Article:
The End Immigration Detention Network says 15 people have died in detention while in CBSA custody since 2000

The End Immigration Detention Network says 15 people have died in detention while in CBSA custody since 2000
Photo Credit: CBC

Immigration detainee hunger strike in Ontario jail goes into third week

A group of immigration detainees at the Central East Correctional Centre (CECC) in Lindsay, Ontario, have been on a hunger strike for over two weeks to protest Canada’s immigration detention system, says a migrants’ rights advocacy group.

Eighteen immigration detainees at the maximum security provincial prison located about 125 km northeast of Toronto began refusing meals on Oct. 17 to demand legislative changes to federal immigration rules that allow Canadian authorities to detain certain immigrants for an indefinite period, said Macdonald Scott, an immigration consultant with the Toronto law firm Carranza LLP.

On Wednesday, only four detainees were able to continue the protest, the third such hunger strike by immigration detainees this year, Scott said.

“They are fighting for the same demands, the main one being the presumptive period, that they be released after 90 days if they are not deported,” Scott said.

(click to listen to the full interview with Macdonald Scott)


Most countries have a ‘presumptive period’ – a period of time that a person without immigration status can be held in jail in order to deport them, Scott said.

“In the U.S. this is ninety days, with the possibility of a 90 day extension,” Scott wrote in a recent newsletter. “But in Canada, there is no presumptive period – in other words – no limit to how long a person can be held in a immigration detention centre.”

The detainees are also asking for a one-on-one meeting with federal Public Safety Minister Ralph Goodale to discuss the issue with him, he said.

‘More comfortable jails’

Migrant rights advocates have argued that indefinite detention is unconstitutional, and have brought the issue before the United Nations Human Rights Commission.

The hunger strikes by immigration detainees have turned this into a national issue, forcing the government acknowledge that there is a problem and make some changes, Scott said.

The federal government recently announced new initiatives to improve Canada’s immigration system, including up to $138 million to transform the detention system in Canada.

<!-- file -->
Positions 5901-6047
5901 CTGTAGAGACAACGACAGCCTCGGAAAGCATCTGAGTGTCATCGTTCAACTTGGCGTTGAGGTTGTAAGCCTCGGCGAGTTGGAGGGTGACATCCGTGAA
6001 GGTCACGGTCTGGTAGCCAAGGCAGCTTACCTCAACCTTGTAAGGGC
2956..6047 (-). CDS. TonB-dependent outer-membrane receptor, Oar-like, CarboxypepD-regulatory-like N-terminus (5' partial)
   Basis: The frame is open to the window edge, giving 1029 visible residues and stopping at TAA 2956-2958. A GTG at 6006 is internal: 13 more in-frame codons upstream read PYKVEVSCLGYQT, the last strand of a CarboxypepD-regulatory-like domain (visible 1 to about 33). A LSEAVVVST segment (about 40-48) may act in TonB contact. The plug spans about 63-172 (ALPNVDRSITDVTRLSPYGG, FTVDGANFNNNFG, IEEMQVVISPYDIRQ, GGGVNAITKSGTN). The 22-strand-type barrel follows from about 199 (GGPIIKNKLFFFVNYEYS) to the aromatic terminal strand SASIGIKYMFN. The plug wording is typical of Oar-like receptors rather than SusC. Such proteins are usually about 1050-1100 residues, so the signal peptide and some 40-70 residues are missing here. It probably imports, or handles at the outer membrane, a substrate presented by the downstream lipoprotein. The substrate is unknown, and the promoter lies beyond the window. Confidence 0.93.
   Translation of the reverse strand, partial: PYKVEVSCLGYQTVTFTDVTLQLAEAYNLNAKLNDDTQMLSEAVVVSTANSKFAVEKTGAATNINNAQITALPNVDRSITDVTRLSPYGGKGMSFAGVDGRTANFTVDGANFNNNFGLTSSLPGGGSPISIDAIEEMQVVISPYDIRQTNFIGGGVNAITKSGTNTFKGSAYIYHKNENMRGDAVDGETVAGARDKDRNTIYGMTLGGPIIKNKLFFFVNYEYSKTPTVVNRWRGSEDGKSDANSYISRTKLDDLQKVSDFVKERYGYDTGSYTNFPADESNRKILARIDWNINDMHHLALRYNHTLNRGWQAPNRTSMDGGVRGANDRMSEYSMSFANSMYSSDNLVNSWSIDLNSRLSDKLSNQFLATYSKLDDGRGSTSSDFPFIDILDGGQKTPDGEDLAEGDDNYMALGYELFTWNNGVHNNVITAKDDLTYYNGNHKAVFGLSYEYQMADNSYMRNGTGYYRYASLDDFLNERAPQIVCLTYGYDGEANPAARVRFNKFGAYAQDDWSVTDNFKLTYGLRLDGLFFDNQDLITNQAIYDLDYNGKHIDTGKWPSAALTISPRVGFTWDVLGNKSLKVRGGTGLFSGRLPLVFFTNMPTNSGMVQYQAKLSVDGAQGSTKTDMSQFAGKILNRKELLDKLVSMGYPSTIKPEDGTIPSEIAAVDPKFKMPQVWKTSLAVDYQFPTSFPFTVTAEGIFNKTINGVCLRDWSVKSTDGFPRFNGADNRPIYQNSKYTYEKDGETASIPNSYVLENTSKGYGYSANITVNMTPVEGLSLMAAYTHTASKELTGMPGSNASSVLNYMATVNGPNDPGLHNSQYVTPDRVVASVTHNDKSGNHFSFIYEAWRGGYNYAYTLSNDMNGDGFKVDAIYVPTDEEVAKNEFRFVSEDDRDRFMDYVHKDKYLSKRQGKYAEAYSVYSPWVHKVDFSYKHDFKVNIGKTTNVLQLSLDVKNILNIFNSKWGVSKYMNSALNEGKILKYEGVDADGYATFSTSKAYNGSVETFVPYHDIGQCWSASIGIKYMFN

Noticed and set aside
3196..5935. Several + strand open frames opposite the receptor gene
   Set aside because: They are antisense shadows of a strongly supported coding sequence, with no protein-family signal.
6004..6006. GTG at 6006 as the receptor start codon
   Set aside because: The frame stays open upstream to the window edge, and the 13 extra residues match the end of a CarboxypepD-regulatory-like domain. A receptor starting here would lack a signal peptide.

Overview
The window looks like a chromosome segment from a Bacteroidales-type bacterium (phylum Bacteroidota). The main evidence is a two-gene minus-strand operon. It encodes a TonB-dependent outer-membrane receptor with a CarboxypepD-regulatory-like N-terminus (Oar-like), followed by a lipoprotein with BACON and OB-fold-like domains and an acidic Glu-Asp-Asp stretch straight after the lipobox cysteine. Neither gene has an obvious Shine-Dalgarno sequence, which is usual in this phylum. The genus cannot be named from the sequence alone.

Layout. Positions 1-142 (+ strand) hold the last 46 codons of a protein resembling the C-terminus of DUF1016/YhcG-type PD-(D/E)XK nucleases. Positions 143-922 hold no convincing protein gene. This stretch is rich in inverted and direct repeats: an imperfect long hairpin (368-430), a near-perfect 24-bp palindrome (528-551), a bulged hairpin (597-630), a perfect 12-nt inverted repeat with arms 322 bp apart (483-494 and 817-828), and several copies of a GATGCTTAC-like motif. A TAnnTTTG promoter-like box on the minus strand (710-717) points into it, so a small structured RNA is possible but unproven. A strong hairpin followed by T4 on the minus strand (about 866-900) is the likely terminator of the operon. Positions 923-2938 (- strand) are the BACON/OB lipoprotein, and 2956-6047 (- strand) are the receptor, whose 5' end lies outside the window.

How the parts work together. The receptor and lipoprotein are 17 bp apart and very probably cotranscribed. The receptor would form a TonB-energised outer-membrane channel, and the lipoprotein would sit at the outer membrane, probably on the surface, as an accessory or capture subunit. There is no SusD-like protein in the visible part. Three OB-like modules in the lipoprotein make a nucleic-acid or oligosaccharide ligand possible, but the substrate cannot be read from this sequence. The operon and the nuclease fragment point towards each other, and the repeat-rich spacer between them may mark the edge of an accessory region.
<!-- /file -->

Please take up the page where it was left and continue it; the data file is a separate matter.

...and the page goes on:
“But what the government is doing it’s making the wrong changes,” Scott said.

Instead of releasing detainees if they can’t deport them, Ottawa is planning to build more jails, he said.

“Ostensibly, these will be kinder, nicer, prettier and more comfortable jails, but, nonetheless, the solution is not to detain more people, the solution is to release people,” Scott said. “It’s cheaper, it’s better for people being detained, it’s better for our communities, it’s better for their families.”

‘Two-tier system’

The immigration detention system creates a two-tier justice system and punishes immigrants who commit crimes twice, Scott said.

“If you are a citizen, you go, you do your time, you do your sentence and then you’re back in the community,” Scott said. “Whereas if you’re not a citizen, you get held a second time, which is basically a double punishment for the same crime.”

Legal limbo

Detention is a measure of last resort and is used to maintain national safety and security, said Nicholas Dorion, a spokesman for the Canada Border Services Agency, which administers the federal immigration detention system.

CBSA officers detain foreign nationals and permanent residents when there are reasonable grounds to believe the person is inadmissible to Canada and is considered a danger to the public, a flight risk or can’t prove his or her identity, Dorion said.

Most detainees in immigration detention centres were permanent residents who were convicted of a crime and therefore lost their permanent resident status in Canada, according to migrants’ rights advocates. Some are foreign nationals convicted of a major crime. The revocation of the permanent resident status in Canada leaves many detainees effectively without any legal status, because many of them have no ties to their country of origin or that country refuses to issue travel documents in order for Canada to deport them. 

According to the CBSA, there are, on average, 450 to 500 people who are detained at any given time under the Immigration and Refugee Protection Act across Canada.

According to CBSA statistics obtained by The Guardian newspaper, 6,768 individuals were detained from April 2014 to March 2015. Of those, 2,366 were released and 3,325 were deported from Canada. A person could be detained and released more than once, Canadian authorities told The Guardian. The average length of detention was 24.5 days. But for those who end up entangled in a deportation dispute with another country, the legal limbo can stretch to years.

Mental toll

A study by McGill University researchers that looked into the impact of detention on mental health of immigration detainees found that even brief periods of incarceration (average 31 days) can lead to significant increases in mental health issues such as post traumatic stress symptoms and depression.

The End Immigration Detention Network says 15 people have died in detention while in CBSA custody since 2000 – three in just the last six months. At least eight of the deaths took place in Ontario provincial prisons.

Staff at the CECC in Lindsay continue to monitor the physical and mental health and well-being of CBSA immigration detainees refusing meals, Dorion said.


Categories: Immigration & Refugees
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